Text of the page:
The Boundary Paradox

Jan 21, 2021

I don’t know about you but, depending on my mood and how many plates I have spinning, I vacillate between wanting more auditions and bookings, and wishing they’d all go away.

I vacillate between thinking I’m a superhero who can leave her phone on the nightstand with the ringer on high to be the first to catch those east coast, early morning ASAPs, and thinking I just want to be left alone. Like, forever. This past year, I dropped some coin and put together a small, fantastic travel case with recording gear that duplicates everything in my booth at home for recording on the road. But what I really want is to get on a plane and spend a week away without my gear. Back and forth, back and forth… Oh, how I vacillate. It’s a conundrum.

You know what I really want, though? Balance. I want a career AND I want a life. And what I’ve learned in my years on this planet is that balance requires boundaries.

We voice actors are bombarded on social media with not-so-subtle messages from agents, managers, coaches, and colleagues from all over the flippin’ globe telling us to:

“Step up our game!”

“Get serious!”

“Eat, sleep, breathe VOICEOVER!”

“Be available 24/7!”

“If you’re not training, you’re not growing!”

The list of work-shaming memes goes on…

 Well, pardon my French, but I call bullshit.

I had a career-coaching session last week with a truly lovely and quite successful voice actor whom I’d never met before. She wanted to cultivate her commercial career, but had so many other types of auditions in her inbox every day from agents across the country and had cultivated so many ongoing corporate clients of her own, she couldn’t see straight. She assured me she was grateful for the work. We actors quickly qualify with gratitude anything that smacks of complaint because we’ve been made to believe we’re “lucky” to do the work we do and therefore must obey the unspoken rule that actors must never complain of the trials of their work. She had lost any sense of joy she once had in doing voiceover and was in such a state of internal overwhelm that her throat had begun to constrict. And she felt guilty about it. On top of that, as is all-too-common in the country at the moment, her spouse had lost his job and she’d become the primary bread winner for her family. Did I mention she was having some serious health issues? It’s no wonder her throat was closing up and she wasn’t finding any more joy.

It goes against conventional wisdom for voice actors, but I’m here to tell you you can’t do it all, or at the very least, you shouldn’t. You will lose your joy. You will burn out. You will become resentful, and both your career and your life will suffer. Left unchecked, you risk losing your marriage and your family. I’ve seen it happen more than once.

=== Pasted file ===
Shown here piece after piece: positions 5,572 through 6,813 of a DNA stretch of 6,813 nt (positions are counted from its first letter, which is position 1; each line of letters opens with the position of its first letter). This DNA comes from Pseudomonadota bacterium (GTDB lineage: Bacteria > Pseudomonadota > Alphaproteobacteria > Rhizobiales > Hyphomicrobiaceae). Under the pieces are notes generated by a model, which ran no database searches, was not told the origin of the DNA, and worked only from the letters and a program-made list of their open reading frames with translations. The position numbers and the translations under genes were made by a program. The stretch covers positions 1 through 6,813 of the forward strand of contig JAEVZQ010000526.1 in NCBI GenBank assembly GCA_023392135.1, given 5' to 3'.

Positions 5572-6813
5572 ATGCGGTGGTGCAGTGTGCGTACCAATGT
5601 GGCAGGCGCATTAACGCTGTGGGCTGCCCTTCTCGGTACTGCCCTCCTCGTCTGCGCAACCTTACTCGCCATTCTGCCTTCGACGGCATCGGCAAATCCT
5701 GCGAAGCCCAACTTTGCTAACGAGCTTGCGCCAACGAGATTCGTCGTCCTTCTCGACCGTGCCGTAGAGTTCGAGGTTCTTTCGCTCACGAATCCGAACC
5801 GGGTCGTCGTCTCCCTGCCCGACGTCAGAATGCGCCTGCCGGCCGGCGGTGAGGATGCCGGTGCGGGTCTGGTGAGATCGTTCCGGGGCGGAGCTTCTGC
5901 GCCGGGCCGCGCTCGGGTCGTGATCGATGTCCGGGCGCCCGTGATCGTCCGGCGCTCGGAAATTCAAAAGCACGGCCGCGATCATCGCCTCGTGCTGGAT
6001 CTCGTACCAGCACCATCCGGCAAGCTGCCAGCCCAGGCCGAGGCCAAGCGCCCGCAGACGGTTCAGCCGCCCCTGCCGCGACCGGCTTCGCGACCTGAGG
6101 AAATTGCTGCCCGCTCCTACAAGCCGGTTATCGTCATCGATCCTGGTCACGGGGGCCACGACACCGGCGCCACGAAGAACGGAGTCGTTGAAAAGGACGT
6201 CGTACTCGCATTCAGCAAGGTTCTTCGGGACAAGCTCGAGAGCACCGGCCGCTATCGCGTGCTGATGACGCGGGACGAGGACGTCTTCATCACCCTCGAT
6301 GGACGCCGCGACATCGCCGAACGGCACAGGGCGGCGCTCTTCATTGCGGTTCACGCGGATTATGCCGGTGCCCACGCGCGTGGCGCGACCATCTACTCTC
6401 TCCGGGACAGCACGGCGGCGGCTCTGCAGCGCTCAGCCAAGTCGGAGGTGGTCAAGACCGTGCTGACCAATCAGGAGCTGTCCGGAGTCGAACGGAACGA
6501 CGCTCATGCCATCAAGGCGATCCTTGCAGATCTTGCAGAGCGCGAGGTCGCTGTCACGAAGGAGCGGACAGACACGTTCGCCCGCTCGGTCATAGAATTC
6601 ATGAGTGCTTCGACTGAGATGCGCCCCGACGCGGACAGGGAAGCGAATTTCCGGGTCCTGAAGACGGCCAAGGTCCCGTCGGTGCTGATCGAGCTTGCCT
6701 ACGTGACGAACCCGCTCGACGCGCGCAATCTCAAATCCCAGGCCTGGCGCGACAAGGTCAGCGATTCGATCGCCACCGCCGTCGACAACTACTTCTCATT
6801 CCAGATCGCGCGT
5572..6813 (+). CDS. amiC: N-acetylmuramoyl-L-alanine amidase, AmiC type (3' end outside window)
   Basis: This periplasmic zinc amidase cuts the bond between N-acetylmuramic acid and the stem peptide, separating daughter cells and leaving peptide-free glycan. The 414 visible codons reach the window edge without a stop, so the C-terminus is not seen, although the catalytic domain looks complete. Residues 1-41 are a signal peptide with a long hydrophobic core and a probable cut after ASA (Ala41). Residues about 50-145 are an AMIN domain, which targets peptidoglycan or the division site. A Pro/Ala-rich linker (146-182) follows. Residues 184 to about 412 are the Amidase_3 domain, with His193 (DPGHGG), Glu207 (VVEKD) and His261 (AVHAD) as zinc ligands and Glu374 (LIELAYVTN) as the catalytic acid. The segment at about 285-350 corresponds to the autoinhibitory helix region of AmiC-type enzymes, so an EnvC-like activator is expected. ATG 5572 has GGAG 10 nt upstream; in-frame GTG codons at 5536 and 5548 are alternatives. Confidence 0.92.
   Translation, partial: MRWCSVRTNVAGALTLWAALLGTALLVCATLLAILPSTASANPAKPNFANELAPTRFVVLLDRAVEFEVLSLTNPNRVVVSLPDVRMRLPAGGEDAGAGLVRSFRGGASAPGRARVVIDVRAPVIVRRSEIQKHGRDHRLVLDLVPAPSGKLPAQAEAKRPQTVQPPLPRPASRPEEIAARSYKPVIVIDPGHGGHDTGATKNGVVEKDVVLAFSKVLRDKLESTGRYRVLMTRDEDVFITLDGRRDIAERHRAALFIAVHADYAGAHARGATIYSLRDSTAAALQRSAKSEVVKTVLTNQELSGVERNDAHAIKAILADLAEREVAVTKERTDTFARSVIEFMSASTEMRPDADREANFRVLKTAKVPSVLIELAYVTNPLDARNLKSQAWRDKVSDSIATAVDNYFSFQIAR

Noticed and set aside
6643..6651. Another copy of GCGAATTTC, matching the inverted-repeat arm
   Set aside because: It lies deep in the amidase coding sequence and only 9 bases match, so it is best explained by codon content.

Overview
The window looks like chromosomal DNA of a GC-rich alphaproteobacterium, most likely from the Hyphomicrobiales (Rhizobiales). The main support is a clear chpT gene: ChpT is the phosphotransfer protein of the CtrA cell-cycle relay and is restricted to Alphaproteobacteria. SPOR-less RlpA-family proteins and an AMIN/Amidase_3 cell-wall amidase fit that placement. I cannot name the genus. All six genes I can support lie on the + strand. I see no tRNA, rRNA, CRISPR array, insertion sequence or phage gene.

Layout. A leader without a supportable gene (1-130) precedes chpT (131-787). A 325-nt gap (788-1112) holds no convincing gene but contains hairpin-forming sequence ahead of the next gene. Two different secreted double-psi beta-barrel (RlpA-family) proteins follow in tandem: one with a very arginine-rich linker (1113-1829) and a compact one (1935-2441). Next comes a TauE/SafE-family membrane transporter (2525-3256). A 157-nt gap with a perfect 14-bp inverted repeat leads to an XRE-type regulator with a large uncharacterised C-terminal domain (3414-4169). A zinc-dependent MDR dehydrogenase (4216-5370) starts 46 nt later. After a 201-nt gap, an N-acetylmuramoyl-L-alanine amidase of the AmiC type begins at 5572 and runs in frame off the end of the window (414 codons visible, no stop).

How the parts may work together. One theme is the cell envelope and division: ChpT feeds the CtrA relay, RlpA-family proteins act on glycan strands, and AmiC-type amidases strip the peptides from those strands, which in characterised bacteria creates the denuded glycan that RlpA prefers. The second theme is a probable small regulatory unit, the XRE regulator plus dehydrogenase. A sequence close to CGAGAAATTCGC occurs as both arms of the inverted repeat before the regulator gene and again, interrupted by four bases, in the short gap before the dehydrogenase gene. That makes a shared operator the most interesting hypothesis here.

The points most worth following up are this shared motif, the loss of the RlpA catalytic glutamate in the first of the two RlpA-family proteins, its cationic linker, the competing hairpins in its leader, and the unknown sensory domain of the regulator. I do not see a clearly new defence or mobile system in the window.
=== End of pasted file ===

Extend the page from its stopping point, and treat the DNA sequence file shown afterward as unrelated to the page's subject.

How do we remedy this all-too-common problem? We set boundaries. We set boundaries that include caring for ourselves and our families as well as our clients. And for those of you who think your agents will be unhappy about this, you are incorrect. They will applaud and support you, as long as you are forthright with them, keep the lines of communication open, and continue to do good work. 

I suggested to the aforementioned client that she do some prioritizing and let her agents know what’s up. Notice I didn’t suggest she ask their permission. If we have agents, we sometimes need reminding that we have a partnership with them. They are not, as our tyrannical toddlers like to say, “the boss of us.”  I suggested she prioritize her work and auditions in the following manner: 

  1. Work – actual bookings.
  2. Requested auditions – those where she has been asked for by name, specifically by casting and production houses.
  3. Auditions for which she is one actor on very short list.
  4. Auditions she is interested in and attracted to, according to their due date/time.
  5. If she has time, anything else she deems worth her time. 
  6. If she has neither the time nor the interest, let the rest go. 

This may mean she’ll pass on quite a few auditions. That’s okay. Do you hear me? That’s okay. There will always be more auditions in the queue. To quote Scarlett O’Hara “Tomorrow is another day.” You are not abandoning your career if you pass on auditions. You are, in fact, refining your career when you choose the work that interests and motivates you. You are honing your brand. We are not whores obligated to every trick who darkens our door—pardon the unsavory metaphor.